28 September 2010

...washing your hands

Within the walls of Park Guell in Barcelona - if you cross their palms with silver - you can wander around the house where Gaudi took residence whilst the park was created. No flash photography please. Whilst taking in the self-guided tour, you can bear witness to Gaudi's Toilet, and quietly wonder to yourself how much of his work could have been conceived right there atop the less than majestic white porcelain. Toilets and inspiration. They're unconventional yet formidable bedfellows. Like recycling bins and public car parks. Or Paul Daniels and Debbie McGee. Both function perfectly on their own merits, but when put together, magic happens. Now where's my shoehorn

It was within the four walls of a car park public toilet that I found my inspiration for a little User Interface discussion on hand washing facilities. Not exactly on par with conceiving the Segrada Familia, I know, but the subject does cover cleanliness. And you know what cleanliness is bedfellows with? Godliness! Enter the magic...

Public toilet hand washing is a funny old experience. It's a moment when there's nothing else one would rather do in the world than eradicate the grim invisible funk of a thousand stranger's germs, but often can't. There's usually no soap, hot running water is a luxury, and good luck if you don't actually want to dry those hands on yourself. But what if the people who owned the convenience really did have your best interests at heart? They wanted to lay on all the hand washing paraphernalia you need to make it quick and pleasant, and what's more, IDIOT PROOF! Who WOULDN'T wash their hands? It sounds amazing!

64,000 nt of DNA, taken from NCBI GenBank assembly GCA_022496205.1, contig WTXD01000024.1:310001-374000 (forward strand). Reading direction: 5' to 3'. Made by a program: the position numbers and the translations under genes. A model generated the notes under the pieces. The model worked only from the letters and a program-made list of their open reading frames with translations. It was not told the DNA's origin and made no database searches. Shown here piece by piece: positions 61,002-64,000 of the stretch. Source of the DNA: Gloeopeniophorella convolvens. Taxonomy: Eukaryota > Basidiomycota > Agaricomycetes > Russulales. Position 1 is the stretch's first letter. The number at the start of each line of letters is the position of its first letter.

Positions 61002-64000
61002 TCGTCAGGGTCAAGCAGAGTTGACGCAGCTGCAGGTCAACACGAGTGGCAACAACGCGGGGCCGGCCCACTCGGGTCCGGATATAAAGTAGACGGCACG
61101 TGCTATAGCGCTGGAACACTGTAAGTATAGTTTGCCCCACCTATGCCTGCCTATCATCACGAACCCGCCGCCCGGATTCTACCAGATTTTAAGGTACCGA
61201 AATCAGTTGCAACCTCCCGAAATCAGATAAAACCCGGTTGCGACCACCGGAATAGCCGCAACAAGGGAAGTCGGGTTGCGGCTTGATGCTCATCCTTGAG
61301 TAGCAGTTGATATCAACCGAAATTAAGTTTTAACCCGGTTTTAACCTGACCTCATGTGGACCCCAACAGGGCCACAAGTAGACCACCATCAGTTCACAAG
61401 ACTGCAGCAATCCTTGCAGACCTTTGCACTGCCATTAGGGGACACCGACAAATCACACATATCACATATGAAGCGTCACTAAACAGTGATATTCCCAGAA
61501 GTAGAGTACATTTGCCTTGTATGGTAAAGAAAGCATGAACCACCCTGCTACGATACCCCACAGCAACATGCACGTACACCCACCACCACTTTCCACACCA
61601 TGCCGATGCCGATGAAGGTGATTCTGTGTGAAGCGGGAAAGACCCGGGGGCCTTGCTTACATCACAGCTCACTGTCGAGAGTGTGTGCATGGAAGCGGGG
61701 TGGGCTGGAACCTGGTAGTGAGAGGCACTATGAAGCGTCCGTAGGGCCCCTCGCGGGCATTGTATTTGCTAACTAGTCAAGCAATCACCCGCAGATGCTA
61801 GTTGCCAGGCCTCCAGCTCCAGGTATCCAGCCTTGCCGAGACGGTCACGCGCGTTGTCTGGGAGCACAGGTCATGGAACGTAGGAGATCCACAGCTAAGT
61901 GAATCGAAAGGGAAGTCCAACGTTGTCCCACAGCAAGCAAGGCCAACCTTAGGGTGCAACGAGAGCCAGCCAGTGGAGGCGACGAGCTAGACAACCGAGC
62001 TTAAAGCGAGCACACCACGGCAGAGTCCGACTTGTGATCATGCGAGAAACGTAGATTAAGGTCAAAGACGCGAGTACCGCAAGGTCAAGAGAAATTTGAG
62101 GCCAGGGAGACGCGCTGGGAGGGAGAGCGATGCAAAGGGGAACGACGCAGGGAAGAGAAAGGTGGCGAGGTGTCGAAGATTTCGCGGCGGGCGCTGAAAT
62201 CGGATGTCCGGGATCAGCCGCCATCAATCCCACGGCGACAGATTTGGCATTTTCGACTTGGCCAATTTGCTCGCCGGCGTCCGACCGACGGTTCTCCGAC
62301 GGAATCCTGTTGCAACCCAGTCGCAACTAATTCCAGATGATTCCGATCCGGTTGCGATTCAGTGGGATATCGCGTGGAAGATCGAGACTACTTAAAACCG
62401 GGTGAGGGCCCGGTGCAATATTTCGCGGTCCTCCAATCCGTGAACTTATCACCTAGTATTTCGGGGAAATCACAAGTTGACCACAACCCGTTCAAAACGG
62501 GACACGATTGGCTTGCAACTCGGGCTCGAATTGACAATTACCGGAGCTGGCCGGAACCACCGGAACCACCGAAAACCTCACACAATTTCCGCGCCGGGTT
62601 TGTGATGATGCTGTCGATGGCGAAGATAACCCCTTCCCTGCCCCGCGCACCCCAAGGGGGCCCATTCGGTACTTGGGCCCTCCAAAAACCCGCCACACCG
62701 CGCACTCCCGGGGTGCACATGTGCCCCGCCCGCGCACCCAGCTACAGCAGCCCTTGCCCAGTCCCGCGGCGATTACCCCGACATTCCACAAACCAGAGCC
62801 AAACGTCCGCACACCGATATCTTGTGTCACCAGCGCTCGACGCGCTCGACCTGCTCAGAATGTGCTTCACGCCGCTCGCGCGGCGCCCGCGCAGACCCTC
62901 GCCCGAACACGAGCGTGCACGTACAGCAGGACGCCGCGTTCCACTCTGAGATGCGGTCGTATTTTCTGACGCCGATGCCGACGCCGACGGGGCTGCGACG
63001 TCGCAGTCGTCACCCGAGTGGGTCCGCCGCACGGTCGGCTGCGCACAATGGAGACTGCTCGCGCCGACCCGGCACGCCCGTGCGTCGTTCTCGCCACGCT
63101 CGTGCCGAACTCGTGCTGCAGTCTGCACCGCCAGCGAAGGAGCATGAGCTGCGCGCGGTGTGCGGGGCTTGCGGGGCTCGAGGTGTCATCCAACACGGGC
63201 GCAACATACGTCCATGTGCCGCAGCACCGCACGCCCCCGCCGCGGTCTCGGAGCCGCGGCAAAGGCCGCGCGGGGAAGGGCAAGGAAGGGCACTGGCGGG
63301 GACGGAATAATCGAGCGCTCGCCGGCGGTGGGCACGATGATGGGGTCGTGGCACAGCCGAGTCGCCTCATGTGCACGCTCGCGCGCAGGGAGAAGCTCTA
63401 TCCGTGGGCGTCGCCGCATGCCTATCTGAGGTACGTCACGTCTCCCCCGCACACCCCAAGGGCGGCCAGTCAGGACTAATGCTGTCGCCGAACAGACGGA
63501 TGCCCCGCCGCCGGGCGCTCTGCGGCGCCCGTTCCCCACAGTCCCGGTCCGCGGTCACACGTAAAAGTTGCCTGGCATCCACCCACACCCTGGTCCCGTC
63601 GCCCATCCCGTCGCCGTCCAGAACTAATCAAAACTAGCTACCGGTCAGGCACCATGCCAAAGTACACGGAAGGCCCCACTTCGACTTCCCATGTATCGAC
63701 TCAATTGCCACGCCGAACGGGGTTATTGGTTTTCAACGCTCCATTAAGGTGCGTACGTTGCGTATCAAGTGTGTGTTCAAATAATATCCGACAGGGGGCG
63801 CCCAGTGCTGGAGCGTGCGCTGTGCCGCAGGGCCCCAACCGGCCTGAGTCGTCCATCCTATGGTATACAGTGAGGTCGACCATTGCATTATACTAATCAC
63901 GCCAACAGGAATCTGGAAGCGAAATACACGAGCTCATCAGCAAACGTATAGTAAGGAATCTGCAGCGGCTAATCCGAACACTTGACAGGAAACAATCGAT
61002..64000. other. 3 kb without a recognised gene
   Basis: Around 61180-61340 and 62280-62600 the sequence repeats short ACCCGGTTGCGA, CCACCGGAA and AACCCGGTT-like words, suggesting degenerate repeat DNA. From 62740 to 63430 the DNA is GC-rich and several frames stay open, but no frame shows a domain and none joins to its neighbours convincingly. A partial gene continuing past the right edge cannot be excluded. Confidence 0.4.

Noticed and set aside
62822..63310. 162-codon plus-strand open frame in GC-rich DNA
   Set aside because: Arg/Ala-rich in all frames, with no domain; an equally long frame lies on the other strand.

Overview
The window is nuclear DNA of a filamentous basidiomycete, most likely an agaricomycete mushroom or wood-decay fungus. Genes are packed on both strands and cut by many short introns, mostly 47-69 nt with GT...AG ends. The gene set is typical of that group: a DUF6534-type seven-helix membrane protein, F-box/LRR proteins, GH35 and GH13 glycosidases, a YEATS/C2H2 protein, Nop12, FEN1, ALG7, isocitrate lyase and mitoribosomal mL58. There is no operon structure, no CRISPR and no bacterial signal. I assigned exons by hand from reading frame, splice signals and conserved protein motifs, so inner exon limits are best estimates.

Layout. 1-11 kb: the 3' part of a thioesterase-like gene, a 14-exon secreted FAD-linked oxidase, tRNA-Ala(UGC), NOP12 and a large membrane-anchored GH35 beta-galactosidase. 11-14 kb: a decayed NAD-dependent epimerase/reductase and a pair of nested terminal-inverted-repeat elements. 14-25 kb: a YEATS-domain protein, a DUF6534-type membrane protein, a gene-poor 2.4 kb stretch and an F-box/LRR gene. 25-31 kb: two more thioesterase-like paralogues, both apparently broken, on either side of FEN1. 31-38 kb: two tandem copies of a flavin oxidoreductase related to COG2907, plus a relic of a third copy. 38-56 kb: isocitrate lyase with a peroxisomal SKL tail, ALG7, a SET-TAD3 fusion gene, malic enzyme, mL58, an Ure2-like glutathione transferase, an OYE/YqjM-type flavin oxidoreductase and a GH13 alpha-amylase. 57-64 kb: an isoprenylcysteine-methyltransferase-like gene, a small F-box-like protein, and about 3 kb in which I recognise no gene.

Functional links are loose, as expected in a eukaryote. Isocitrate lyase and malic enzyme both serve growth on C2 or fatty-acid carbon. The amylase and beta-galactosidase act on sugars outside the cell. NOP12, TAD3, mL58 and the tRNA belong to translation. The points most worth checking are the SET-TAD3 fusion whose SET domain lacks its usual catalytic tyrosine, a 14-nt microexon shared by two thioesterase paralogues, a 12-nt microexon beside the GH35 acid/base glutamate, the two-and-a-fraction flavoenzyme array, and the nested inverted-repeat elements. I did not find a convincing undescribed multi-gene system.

Welcome to the 'WasH2o-3000' "It WANTS to clean your hands" (I made that name and slogan up, but if you're looking to go into this line of business, be my guest). It's a hole in the wall that does everything you can actually do yourself, except does it for you. Automatically. My first impressions were that i'd rather do it myself, but mustn't grumble, there's someone at the adjacent machine getting involved, so why not?

I step up to the ergonomic moulded plastic hole in the wall and like anyone, I take just a precursory glance at the pictograms whilst simultaneously attempting the task (literally) at hand. Both hands enter the hole in what feels like the natural, assumed correct position, in the centre. I look at the instructions again and a centrally placed arrow pointing down confirms this.

Squirt. The handwash is delivered but misses my hands. Bother.